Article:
For these reasons, the Olympic Region Clean Air Agency (ORCAA) encourages residents and businesses to continue working together to protect public health by reducing the amount of smoke they produce. Folks are asked to refrain from outdoor burning activities, including recreational fires, yard waste burning, and land-clearing slash burning. These voluntary restrictions should be upheld until the need for ‘social distancing’ relaxes.

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Fund for State’s Food Banks Launched

Gov. Jay Inslee joined key nonprofits and local philanthropies Tuesday to launch a coordinated, statewide food relief fund that will help reach those in need in every corner of Washington.

With increasingly high demand, supplies at the state’s food banks have dropped to dangerously low levels, with an estimated 1.6 million people — double the usual number — in Washington expected to depend on those supplies this week.

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Kilmer, Herrera Beutler Call for Improvements to SBA Program

On Tuesday, Representatives Derek Kilmer (WA-06) and Jaime Herrera Beutler (WA-03) urged the U.S. Department of Treasury and the U.S. Small Business Administration to take steps to improve the Paycheck Protection Program and increase access to loans for small businesses being impacted by COVID-19 across Washington state. The Paycheck Protection Program, which was created in the third COVID-19 emergency relief package, provides forgivable loans to small businesses to pay their employees and keep them on the payroll. The lawmakers called on the agencies to improve the operability of the loan application system, issue additional guidance to improve clarity for lenders, and enhance responsiveness to lenders and borrowers.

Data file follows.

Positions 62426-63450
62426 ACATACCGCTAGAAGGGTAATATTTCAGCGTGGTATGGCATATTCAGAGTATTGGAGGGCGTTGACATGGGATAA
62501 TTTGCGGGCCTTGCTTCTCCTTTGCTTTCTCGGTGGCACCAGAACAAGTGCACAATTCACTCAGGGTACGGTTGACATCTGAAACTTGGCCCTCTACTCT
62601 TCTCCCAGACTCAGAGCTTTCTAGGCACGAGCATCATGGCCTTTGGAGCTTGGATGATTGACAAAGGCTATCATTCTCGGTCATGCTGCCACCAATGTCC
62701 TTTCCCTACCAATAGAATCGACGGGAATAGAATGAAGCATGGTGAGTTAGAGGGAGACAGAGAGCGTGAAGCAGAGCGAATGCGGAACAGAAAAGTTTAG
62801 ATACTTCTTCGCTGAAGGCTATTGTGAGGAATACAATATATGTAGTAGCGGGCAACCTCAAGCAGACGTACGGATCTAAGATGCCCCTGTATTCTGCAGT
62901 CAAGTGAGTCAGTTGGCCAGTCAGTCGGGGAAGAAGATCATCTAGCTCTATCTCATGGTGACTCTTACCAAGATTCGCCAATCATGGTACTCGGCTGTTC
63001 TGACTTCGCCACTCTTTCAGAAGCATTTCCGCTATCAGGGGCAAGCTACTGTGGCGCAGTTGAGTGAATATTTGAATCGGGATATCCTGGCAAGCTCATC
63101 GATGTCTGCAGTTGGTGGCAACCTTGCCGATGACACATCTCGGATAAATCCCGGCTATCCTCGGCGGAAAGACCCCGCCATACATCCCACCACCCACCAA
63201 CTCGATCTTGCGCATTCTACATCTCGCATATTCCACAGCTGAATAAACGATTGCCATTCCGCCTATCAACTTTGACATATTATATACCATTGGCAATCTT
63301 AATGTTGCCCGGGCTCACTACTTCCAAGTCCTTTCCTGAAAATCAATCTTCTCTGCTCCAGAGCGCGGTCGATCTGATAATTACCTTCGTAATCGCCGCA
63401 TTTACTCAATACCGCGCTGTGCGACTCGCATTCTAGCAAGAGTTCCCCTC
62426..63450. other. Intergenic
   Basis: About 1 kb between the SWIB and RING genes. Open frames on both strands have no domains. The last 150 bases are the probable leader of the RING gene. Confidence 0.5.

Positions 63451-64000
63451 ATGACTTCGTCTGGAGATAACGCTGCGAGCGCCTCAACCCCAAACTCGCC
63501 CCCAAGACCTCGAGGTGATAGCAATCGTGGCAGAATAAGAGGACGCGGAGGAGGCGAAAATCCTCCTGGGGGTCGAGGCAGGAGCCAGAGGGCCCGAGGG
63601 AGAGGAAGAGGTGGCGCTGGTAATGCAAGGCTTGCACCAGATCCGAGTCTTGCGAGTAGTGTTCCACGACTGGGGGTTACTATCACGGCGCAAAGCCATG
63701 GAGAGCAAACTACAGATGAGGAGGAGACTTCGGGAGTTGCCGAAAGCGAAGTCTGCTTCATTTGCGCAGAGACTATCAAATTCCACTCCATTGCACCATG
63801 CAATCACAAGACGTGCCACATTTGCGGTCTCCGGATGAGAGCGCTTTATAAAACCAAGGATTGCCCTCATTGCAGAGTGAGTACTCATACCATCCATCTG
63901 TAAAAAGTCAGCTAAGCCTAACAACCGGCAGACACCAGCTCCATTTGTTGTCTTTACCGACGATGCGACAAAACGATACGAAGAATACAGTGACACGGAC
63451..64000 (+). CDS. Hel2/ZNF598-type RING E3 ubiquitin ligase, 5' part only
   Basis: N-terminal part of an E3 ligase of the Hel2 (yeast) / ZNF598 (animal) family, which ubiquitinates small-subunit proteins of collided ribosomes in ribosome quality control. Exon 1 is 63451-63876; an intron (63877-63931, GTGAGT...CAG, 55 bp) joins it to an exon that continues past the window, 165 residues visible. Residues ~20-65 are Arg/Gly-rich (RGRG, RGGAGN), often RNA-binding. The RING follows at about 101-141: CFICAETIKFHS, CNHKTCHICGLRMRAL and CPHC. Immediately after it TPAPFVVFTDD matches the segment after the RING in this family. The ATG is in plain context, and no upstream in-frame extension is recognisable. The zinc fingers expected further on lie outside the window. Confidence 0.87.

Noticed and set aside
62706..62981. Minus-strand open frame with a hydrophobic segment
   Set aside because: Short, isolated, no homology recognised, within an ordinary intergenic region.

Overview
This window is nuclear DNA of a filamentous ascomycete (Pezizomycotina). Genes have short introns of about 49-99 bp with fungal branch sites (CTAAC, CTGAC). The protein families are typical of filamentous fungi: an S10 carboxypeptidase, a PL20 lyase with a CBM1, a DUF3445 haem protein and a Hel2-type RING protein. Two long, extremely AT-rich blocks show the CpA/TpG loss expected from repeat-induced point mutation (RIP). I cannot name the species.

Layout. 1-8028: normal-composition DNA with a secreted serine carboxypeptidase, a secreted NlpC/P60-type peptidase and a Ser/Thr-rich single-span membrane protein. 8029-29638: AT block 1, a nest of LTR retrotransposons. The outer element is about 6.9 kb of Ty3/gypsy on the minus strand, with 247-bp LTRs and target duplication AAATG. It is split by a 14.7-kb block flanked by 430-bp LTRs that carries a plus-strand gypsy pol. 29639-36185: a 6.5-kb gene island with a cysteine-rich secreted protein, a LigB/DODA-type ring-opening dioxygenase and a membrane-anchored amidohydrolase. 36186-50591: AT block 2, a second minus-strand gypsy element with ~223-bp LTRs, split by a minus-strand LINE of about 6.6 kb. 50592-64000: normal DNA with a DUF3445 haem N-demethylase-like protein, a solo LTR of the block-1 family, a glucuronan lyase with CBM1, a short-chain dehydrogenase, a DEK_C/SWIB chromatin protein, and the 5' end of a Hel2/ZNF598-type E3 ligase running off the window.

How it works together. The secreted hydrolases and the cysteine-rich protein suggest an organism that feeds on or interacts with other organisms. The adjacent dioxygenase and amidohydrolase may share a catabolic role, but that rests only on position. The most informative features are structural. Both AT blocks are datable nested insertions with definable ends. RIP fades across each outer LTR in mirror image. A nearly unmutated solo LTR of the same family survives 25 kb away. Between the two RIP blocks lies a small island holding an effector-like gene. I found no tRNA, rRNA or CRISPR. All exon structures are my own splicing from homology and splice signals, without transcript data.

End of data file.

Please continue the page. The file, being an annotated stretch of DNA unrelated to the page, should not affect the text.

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Inslee, Commerce Announce Support for Small Businesses

Gov. Jay Inslee Tuesday announced additional steps to help mitigate the economic impacts of COVID-19.

“We know this isn’t everything we need to recover. We know we have a long economic recovery ahead of us,” Inslee said. “The work ahead remains intense, and we are going to roll out every tool at our disposal while also expecting the federal government to live up to their obligations to our state.”

The new actions aim to help small businesses in Washington, and include: 

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Price Gouging Reporting Campaign Launched

Attorney General Bob Ferguson today launched an awareness campaign encouraging Washingtonians to report price gouging in three easy steps: “See It, Snap It, Send It.”

Ferguson is encouraging anyone who sees price gouging to snap a photo or take a screenshot, and then include the image with the complaint they file at the Attorney General’s website here. For more information on filing complaints, visit www.atg.wa.gov/file-complaint.